Artists & Interviewers

Cyndi Lauper

Thirty-three years and fifty million album sales since her debut, the ever-versatile Cyndi Lauper, one of only 20 people to earn Emmy, Grammy, and Tony awards, puts her signature spin on a dozen classic country songs from the’40s, ’50s, and ’60s on her new album Detour. Cyndi Lauper and country music? Not a combo that immediately comes to mind. But on Detour, the unpredictable siren proves once again that her magnificent voice can bring to life any genre of music. And with Sire Records cofounder and country aficionado Seymour Stein as executive producer, she’s delivered a richly textured set of honky-tonk, rockabilly, country, and western, each stamped with her own inimitable style.

Discussing her 11th studio album, Cyndi says, “Seymour told me, ‘What about the country-western songs when country music was different? When it was very close to R&B just before and around the time Elvis kicked down the door?’ So I studied a lot of singers, like Wanda Jackson and Elvis Presley.” On Detour, Jackson’s ferocious “Funnel of Love” is the first of a dozen tunes made famous by artists ranging from Ray Price and Patsy Cline to Marty Robbins and Dolly Parton – all handled with oomph by Lauper.

Cyndi first discovered country music in her hometown of Queens, NY, thanks to her Aunt Gracie, who kept her AM dial tuned to a country station, and her TV set on programs like Arthur Godfrey, occasionally featuring Patsy Cline. “As I started listening to this music with Seymour,” says Cyndi, “I realized it was very much a part of my life as a child in the late 50’s and early 60’s. It’s like when I did Kinky Boots,” she adds, referring to the hit Broadway show for which she wrote the music, winning Tony and Grammy awards. “At first I thought, ‘This is totally new,’ and then I told myself, ‘Actually, it is and it isn’t because show tunes are what your mom used to listen to all the time. You grew up singing these songs.’ It’s the same with country.”

Lauper was also drawn to country music because of its storytelling nature. “I started to narrow down the songs to those with stories that I could understand and tell. Like Marty Robbins’ ‘Begging to You.’ I love that song because of the story it told. Then we needed to create the sound to embellish the story.”

For this, she recorded in Nashville and enlisted top-shelf session pickers and players to join her. “I specifically asked for the bottom of the record to sound a little dirty,” says Cyndi, “I didn’t want it to be clinical. It needed to have that live sound.”

Lauper also invited to the sessions such Nashville stalwarts as Emmylou Harris (“Detour”), Vince Gill (Conway and Loretta’s “You’re the Reason Our Kids Are Ugly”), and Alison Krauss (Dolly’s “Hard Candy Christmas”), as well as yodeler supreme Jewel (Patsy Montana’s “I Want to Be a Cowboy’s Sweetheart”). The legendary Willie Nelson joined her on “Night Life,” the honky-tonk classic he wrote for Ray Price in the 1950s.

Lauper is no stranger to duets with icons: This is her second outing with Willie Nelson (their other duet, “Let’s Call the Whole Thing Off,” is on his new album of Gershwin classics, Summertime). In addition, she’s collaborated with such greats as B.B. King and Allen Toussaint on her 2010 album, Memphis Blues, and years ago, she sang with the Chairman of the Board, Frank Sinatra. On Detour, Nelson also contributed licks from his trusty guitar, Trigger, as did Vince Gill, who “shredded it,” according to Lauper, on the title track.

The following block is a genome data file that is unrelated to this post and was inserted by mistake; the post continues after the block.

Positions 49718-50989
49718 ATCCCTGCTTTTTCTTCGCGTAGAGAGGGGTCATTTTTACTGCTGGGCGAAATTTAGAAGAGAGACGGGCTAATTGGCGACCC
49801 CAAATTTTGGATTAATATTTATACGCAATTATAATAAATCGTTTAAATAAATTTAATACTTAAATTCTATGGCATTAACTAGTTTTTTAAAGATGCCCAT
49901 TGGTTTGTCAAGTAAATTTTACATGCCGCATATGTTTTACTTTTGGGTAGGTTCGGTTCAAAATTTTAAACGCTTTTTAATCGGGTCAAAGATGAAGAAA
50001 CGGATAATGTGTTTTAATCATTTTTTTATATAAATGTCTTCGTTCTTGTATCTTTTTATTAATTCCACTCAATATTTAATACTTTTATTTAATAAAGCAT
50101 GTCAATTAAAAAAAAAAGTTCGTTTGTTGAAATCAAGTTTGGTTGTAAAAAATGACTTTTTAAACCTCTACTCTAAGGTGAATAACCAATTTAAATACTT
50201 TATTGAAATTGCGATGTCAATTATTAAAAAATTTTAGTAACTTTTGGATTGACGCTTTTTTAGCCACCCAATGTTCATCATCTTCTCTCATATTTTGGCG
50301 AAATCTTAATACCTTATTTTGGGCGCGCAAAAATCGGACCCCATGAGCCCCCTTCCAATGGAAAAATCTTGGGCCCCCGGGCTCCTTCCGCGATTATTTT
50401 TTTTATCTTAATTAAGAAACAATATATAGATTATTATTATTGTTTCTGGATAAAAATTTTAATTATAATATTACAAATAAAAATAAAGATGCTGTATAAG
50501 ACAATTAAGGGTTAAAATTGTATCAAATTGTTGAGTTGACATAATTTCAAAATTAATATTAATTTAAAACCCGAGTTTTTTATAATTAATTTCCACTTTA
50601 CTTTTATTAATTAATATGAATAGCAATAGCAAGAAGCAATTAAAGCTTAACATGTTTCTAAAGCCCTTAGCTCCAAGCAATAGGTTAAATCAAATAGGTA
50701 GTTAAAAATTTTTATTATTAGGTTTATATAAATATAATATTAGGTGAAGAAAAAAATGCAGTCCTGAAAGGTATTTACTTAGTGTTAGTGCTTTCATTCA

“In each genre, or each time you go in, you always feel blessed for and respectful of the musicians who are working with you,” says Lauper, “because that is the magic. On my blues album, I was really blessed to have B.B. King and Allen Toussaint come down and play, and what they did on those recordings were priceless gems. Now to have been a part of the songs on Detour, which these musicians played on, was pretty amazing. I went down to play with Nashville Cats, and they didn’t disappoint!”

Lauper really dug in deep when approaching the Patsy Cline gems “Walking After Midnight” and “I Fall to Pieces.” After her 1983 debut, She’s So Unusual, made her a star, she turned to Cline’s music to keep her company when being out in public was too overwhelming. “I spent a lot of time in my room singing with Patsy,” she says. “She was like one of my girlfriends – that’s how close I felt to her.” Lauper’s stunning renditions of Cline classics on Detour transform her into a musical persona that suits her. “Once you find the pocket, you leave the planet in a way,” Cyndi says. “Whatever song you sing, that’s the trick and that’s the joy of music and the power that it has – it can elevate you to a different place.”

Lauper hopes to engage her audience with her love of the songs on Detour: “I tried to make music that was familiar that people could just sing along with,” she says. “I really enjoyed doing the country thing – it was fun, it was really fun! Hopefully, it can elevate listeners to a different place.”

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